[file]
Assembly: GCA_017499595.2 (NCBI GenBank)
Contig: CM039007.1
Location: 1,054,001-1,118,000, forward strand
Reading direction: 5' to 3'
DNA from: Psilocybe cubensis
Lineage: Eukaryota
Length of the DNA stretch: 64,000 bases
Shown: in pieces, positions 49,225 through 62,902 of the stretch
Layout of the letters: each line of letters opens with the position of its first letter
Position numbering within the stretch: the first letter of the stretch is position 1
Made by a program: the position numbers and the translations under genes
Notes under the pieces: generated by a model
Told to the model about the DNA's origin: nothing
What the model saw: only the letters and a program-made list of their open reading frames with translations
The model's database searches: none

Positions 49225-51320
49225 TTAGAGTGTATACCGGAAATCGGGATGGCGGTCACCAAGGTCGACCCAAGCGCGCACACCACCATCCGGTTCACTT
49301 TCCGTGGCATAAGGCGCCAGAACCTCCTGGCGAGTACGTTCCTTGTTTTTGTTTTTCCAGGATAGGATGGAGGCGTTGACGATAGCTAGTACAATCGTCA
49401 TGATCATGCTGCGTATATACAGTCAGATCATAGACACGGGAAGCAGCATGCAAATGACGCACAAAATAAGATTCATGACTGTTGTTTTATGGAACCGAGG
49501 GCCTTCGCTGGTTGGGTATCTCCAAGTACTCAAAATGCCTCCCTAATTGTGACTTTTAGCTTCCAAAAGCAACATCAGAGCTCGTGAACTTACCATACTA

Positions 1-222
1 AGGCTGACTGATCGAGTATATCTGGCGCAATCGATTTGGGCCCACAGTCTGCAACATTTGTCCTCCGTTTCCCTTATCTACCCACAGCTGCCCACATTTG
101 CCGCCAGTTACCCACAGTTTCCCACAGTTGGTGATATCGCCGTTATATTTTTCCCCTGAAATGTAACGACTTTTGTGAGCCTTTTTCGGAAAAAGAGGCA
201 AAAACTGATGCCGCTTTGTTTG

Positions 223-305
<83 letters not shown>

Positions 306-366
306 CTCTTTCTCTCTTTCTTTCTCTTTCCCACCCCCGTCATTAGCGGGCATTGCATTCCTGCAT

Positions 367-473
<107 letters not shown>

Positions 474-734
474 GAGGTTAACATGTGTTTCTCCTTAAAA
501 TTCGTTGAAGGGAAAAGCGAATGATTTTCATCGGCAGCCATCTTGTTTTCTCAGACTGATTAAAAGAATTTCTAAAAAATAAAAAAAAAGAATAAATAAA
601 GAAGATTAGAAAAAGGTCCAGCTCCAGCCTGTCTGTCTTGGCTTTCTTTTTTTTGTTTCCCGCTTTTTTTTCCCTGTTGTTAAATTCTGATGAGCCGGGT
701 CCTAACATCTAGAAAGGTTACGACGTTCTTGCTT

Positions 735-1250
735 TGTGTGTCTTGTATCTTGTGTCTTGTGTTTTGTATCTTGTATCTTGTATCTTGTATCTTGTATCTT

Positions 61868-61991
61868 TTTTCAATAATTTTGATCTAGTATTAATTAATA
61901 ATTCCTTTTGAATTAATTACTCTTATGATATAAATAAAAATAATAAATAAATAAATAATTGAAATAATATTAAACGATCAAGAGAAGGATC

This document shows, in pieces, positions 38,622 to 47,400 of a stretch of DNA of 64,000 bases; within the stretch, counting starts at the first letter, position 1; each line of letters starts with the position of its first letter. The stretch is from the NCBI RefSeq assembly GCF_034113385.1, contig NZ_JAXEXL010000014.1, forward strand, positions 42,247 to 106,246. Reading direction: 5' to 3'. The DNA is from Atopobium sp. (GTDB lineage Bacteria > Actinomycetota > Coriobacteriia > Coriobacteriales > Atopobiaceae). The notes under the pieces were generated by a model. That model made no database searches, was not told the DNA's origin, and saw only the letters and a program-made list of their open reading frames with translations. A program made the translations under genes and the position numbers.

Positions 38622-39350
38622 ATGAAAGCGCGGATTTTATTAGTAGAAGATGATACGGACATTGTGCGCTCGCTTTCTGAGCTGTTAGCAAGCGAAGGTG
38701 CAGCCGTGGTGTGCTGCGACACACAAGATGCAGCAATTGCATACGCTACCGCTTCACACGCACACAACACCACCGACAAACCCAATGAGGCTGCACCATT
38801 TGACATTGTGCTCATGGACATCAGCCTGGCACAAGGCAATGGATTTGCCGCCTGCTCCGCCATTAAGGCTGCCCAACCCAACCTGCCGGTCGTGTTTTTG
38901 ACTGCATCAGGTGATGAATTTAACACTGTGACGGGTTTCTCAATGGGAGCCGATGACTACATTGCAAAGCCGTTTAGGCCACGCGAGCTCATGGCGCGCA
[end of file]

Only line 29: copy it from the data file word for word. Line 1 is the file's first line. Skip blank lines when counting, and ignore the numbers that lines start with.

Positions 367-473